4. Where in the Bible is honoring the dead?

Every time the Bible shows people honoring the dead, it shows that it is not evil to do so. James 5:10-11 says, "we consider blessed those who have persevered." 2 Chronicles 32:33 says, "And Hezekiah slept with his fathers...and the inhabitants of Jerusalem did him honor at his death." Throughout the Old Testament men built up monuments in honor of their dead (Gen. 35:10, Exodus 28:12, 2 Samuel 1:17-18, etc.), which shows that the dead were honored in Israel's time. Jesus openly proclaimed in Matt. 26:13 that the woman who did him kindness would forever be remembered, and Mary stated that "all generations shall call me blessed." Luke 1:48. For all these reasons we know that it is Biblical to honor the Saints, because Saints and Old Testament heroes were honored both in the New Testament and in the Old.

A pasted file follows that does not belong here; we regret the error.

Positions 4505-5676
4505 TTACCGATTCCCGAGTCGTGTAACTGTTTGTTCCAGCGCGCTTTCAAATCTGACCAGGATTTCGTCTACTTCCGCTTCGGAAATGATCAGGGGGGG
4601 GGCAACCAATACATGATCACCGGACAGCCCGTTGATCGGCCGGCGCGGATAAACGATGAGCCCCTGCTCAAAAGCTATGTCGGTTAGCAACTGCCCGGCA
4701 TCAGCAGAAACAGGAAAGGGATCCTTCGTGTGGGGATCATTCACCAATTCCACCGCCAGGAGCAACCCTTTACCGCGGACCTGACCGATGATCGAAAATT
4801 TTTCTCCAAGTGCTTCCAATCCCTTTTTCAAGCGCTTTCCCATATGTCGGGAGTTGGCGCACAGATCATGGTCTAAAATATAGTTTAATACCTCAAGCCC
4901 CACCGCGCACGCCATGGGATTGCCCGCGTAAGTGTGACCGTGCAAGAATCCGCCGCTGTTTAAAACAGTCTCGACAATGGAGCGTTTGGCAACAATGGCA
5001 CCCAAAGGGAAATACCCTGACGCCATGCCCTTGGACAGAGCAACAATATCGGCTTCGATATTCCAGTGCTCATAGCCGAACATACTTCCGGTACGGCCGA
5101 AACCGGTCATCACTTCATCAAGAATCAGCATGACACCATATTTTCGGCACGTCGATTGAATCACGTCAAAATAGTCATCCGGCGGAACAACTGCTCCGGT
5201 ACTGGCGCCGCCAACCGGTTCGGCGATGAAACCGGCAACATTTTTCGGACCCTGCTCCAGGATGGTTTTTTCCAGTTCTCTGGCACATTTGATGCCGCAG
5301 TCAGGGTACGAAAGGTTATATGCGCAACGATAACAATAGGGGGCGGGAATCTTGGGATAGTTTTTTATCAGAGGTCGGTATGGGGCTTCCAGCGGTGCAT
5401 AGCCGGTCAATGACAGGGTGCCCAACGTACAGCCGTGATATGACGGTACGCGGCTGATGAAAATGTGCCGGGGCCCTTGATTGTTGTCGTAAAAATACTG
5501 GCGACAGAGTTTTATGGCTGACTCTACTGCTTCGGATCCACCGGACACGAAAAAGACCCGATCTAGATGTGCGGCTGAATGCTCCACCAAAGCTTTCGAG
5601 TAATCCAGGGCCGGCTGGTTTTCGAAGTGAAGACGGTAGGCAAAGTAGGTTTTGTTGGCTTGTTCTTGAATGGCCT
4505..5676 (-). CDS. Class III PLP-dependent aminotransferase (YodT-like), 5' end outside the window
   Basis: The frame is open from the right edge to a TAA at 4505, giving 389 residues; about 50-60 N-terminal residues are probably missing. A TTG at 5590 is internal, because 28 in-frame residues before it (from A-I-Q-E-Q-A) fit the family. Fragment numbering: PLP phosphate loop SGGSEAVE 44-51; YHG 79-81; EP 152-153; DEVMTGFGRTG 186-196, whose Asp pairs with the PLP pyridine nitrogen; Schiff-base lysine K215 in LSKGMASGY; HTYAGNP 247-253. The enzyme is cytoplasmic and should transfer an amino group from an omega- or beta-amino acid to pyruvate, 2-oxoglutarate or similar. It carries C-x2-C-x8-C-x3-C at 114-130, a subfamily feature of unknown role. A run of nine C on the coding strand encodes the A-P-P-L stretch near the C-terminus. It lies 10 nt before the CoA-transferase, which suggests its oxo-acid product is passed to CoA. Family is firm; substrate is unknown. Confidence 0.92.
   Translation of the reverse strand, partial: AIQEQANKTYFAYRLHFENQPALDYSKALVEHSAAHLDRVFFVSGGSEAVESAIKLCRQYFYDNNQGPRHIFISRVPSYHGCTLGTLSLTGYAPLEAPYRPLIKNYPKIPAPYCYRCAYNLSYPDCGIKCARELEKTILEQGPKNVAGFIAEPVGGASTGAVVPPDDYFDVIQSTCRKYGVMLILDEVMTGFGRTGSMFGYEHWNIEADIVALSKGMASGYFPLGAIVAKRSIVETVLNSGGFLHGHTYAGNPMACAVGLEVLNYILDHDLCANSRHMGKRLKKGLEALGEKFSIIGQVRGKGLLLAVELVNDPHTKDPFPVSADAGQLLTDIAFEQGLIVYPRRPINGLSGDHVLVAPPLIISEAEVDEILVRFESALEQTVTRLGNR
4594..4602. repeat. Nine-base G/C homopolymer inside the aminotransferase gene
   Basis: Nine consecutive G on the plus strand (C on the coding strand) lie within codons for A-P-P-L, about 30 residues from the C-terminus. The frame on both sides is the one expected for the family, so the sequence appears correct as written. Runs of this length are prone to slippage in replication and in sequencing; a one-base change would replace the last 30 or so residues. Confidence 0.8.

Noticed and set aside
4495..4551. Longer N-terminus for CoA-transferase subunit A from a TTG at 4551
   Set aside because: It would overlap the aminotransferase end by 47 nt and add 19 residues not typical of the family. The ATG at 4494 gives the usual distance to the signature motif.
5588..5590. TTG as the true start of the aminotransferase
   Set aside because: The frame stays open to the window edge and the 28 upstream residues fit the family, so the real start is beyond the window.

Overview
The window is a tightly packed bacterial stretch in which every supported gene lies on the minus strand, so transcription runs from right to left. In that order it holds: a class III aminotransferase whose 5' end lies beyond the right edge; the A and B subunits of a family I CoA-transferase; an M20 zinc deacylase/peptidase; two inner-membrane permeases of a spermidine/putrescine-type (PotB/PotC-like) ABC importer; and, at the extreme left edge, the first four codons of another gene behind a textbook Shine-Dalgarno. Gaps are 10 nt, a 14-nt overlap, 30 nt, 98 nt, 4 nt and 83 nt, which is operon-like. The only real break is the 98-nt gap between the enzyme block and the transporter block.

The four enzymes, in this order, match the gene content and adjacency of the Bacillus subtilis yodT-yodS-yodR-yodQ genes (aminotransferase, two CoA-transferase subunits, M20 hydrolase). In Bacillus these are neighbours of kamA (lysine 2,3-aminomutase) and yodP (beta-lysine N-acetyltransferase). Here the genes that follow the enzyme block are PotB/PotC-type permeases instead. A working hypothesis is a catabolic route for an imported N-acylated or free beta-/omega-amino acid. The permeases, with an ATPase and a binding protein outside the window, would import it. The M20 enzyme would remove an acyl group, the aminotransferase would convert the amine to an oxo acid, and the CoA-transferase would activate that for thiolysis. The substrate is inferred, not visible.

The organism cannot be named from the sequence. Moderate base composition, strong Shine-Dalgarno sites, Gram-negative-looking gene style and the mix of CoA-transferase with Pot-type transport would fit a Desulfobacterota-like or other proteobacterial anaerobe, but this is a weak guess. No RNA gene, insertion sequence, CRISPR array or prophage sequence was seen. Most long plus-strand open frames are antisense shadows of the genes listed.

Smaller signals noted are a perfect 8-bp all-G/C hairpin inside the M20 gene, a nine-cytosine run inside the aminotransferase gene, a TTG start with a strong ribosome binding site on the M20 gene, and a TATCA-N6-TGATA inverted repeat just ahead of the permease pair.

5. Why do Catholics pray to Saints?

Because Catholics believe that prayer is an expression of our union with God, and part of that is our union with those who are in God -- the Saints and angels. So our prayer includes them in just the same way that it includes each other on earth: we pray together with them and ask them to join in prayer with us and for us.

6. Where in the Bible is praying to Saints?

In many places. In the Book of Revelation, while invoking blessings upon the churches in Asia, St. John invoked not only grace from God, but from angels: "Grace to you and peace from him who is, and was, and is to come, and from the seven spirits which are before his throne." (Rev. 1:4) That is an invocation of God, but then of angels, a type of prayer to angels.